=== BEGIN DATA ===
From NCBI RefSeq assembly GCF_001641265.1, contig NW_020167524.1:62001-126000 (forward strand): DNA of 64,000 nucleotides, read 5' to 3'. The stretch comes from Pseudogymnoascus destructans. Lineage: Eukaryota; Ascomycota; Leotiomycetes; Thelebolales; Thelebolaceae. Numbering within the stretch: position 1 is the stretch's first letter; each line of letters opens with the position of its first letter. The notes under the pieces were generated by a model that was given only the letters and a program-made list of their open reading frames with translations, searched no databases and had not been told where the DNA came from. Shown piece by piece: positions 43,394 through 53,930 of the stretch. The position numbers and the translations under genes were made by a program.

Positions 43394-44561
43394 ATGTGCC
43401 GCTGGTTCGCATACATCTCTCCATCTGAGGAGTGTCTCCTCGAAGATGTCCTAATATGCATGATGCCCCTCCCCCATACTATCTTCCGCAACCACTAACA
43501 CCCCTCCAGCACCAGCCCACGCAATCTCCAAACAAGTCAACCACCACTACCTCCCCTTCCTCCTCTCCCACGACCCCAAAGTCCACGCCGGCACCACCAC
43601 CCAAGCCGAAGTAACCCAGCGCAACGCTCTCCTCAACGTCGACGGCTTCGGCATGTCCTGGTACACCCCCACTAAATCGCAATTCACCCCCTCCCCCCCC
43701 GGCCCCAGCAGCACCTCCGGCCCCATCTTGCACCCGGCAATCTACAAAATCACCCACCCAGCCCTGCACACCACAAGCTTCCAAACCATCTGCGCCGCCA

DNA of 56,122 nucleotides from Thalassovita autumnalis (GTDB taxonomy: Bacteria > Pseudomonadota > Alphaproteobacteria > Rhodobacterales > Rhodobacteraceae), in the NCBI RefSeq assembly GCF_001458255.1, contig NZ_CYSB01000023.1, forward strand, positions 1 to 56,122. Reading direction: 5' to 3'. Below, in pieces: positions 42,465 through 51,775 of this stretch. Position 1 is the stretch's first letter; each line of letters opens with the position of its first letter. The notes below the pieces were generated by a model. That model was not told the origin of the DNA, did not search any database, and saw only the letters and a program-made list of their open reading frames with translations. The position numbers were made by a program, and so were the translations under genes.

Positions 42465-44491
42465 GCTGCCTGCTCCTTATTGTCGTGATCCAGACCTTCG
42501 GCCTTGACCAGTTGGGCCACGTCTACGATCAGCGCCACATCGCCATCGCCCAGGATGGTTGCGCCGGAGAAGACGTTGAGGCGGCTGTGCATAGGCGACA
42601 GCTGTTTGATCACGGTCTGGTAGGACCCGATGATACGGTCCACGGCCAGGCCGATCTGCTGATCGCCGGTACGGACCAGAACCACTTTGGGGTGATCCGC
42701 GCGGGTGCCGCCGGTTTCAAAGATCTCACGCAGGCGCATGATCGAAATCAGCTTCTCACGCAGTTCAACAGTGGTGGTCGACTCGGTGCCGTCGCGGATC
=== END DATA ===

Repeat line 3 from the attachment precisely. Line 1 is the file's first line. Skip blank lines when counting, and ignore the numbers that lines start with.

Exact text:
43394 ATGTGCC